No, but you know, I’ve got my own. I got my own charms, I guess. I met Michael. I met Michael Playland. Last year, actually, at the Sheffield documentary festival, I got photo with him. And I, you know, a huge fan of both Monty Python and also, around about me, today’s was a huge influence on on me and what I did, I meant I I remember asking my mom, when I was a kid, why didn’t you go to every country? And she just said, because that would be impossible. And you just need to, it’s just going around the world. And she showed me the globe, and his route around the world. Okay. And it was stuck with me, you know, why did you go to every country? And I know now I didn’t go to every country, because it wasn’t taken four years. Series
goes, Yeah, very long series.
David Ralph [25:23]
So So what did he say when you met him? Or did he know you? Or did you have to go up and say, Jimmy, lies? I’ve done something better than you’ve done?
Graham Hughes [25:31]
No, I didn’t say that. He was doing a q amp a. And I just introduced myself and said, Thank you for the inspiration. And you know, now that, you know, I’m the first person who has influence in the world without flyering. And he said, you know, well done, and that and then just afterwards, I just sort of met him at the stage door and said, Sorry, I forgot a selfie with you. And he’s like, Yeah, sure. I’ve got a picture with him. But yeah, I mean, I didn’t really get to sit down and chat with him about his adventures and stuff, which I’d really love to do. Because I like to pick his brains and what of the things that they had for during his his talk at the documentary festival Was it him meeting copy cousin, who doesn’t idiot abroad, I really love that show. But it was just kind of funny to kind of each other, obviously micro payments, very enthusiastic when he goes places and kind of fascinated by his calls just like he just doesn’t care. He just is so cynical. And so it’s kind of interesting seeing them together having a chat on video. And it was kinda like it was it was they obviously set it up this way. But it was kind of difficult, you know, with them sort of guy Well, yeah, we’ve traveled a bit this is my book. They say oh, this is my book. Yeah, should we swap books and and yeah, I thought I was quite funny but I would like to actually sit down with Michael pain at some point and then just Africa to chat about you know, the things that happened on the road that especially when you’re traveling on your own I know he’s with a small camera crew but you know, it’s pretty much lonely road out there and some of the things that happen to you and some of the things that you see it’s it’s stuff that it’s difficult for all the people to relate to you haven’t been in that same situation we live up at the end of the rings where they all just go with the poor and they were like yay and they’ve got this be Yeah, except the other three people with me who have also been through something similar. So that’s that’s quite fun.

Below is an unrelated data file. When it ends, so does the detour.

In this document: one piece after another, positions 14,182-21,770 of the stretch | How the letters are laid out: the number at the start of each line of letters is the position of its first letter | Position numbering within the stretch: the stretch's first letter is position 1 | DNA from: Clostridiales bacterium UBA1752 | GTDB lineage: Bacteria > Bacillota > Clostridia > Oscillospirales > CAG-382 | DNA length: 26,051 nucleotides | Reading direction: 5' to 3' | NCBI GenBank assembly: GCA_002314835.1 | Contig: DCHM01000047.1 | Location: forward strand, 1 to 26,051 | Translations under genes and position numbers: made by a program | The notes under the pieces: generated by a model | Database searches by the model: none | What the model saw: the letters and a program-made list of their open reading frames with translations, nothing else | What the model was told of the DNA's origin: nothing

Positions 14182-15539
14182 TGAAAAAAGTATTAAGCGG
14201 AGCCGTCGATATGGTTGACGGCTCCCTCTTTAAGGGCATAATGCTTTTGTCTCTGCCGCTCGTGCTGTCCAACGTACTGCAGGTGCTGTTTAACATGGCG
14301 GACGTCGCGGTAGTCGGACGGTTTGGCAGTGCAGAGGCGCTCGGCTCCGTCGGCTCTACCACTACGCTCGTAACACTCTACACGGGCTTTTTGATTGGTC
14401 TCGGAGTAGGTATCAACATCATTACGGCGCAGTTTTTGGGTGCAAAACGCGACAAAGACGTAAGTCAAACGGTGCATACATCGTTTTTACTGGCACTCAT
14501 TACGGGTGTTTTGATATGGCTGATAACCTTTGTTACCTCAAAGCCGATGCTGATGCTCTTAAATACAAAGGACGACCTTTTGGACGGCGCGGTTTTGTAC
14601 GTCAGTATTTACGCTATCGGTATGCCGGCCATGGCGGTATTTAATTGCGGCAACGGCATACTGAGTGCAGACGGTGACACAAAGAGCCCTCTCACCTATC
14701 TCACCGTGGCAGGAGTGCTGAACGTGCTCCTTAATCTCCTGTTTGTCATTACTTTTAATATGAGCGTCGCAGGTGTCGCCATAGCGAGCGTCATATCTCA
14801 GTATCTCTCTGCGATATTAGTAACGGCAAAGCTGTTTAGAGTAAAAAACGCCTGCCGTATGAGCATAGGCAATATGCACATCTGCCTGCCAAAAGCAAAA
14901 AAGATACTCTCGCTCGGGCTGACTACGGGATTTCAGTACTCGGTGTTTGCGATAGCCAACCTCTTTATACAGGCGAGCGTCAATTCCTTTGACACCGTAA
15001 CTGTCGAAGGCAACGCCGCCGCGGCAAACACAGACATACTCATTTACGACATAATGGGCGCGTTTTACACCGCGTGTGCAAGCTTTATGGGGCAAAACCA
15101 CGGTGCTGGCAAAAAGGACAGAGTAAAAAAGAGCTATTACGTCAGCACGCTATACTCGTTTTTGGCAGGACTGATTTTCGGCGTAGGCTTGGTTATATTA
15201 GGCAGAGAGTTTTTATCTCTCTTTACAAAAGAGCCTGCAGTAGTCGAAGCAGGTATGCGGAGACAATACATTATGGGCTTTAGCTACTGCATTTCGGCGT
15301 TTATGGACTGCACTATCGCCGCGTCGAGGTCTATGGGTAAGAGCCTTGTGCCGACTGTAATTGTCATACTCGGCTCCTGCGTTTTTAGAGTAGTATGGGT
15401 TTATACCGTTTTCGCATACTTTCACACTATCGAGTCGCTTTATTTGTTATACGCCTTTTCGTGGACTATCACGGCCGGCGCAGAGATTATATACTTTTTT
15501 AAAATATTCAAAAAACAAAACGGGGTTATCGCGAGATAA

David Ralph [27:22]
But you you were saying before interviewing today you were saying the last night you had this tremendous thunderstorm and frequently I’m now recording with light flashing around me and fundamentals going right across over my head but I’m I’m away I’m so it’s not affecting my connectivity the Skype is working last night you was in your heart or shed we basically directly overhead is it house ruining the fantasy Graham I thought you was like half in a cave or something?
Graham Hughes [27:54]
flush toilets and the other day like flushes now become riffs about least other I don’t mean I’m
not a plumber
David Ralph [28:05]
as we would think of a house
Graham Hughes [28:07]
Yeah. Like imagine like a cabin cabin
David Ralph [28:11]
while you sound while you sounding like I’m being rude to us about it.
Graham Hughes [28:19]
Suffering well last night of this film The storm I’m here on the island on my own. I’m 20 minutes from the naval town on a boat. So if the house gets struck by lightning and everything goes on fire, I’m kind of in a bit of bit of trouble. And so I was I was disconnected all the electricity. All the electrics, solar panels, disconnected the the VHF radio. And I was just standing there in the kitchen, sort of in my wellies at my underwear, just waiting for the wave at the stop it that the lightning actually struck a tree. Just about 40 meters from the house. And the trees now absolutely smash smashed in half pipe the lightning. So that’s a bit of a was a bit of a worried but yeah, the thing where you do we sort of you, you see the flash and you count the steps that you hear the thunder? Yeah, it was kind of what I was doing that but it was a flash from the straightaway. And it’s, I don’t think you’ve ever been that close to lightning and that it’s happened to me a few times in my life. But if you’re really close to lightning, I know. It doesn’t sound like a rumble. It sounds like a bank. It sounds like a bomb going off. It’s just a bank. And you’re like, wow. Last night I definitely had the source of the bank and then they
have the tree as it fell over.
David Ralph [29:36]
He’s exciting when that happens, or do you kind of go? Really, I’m alone here. I put myself in a position that I’m alone.
Graham Hughes [29:45]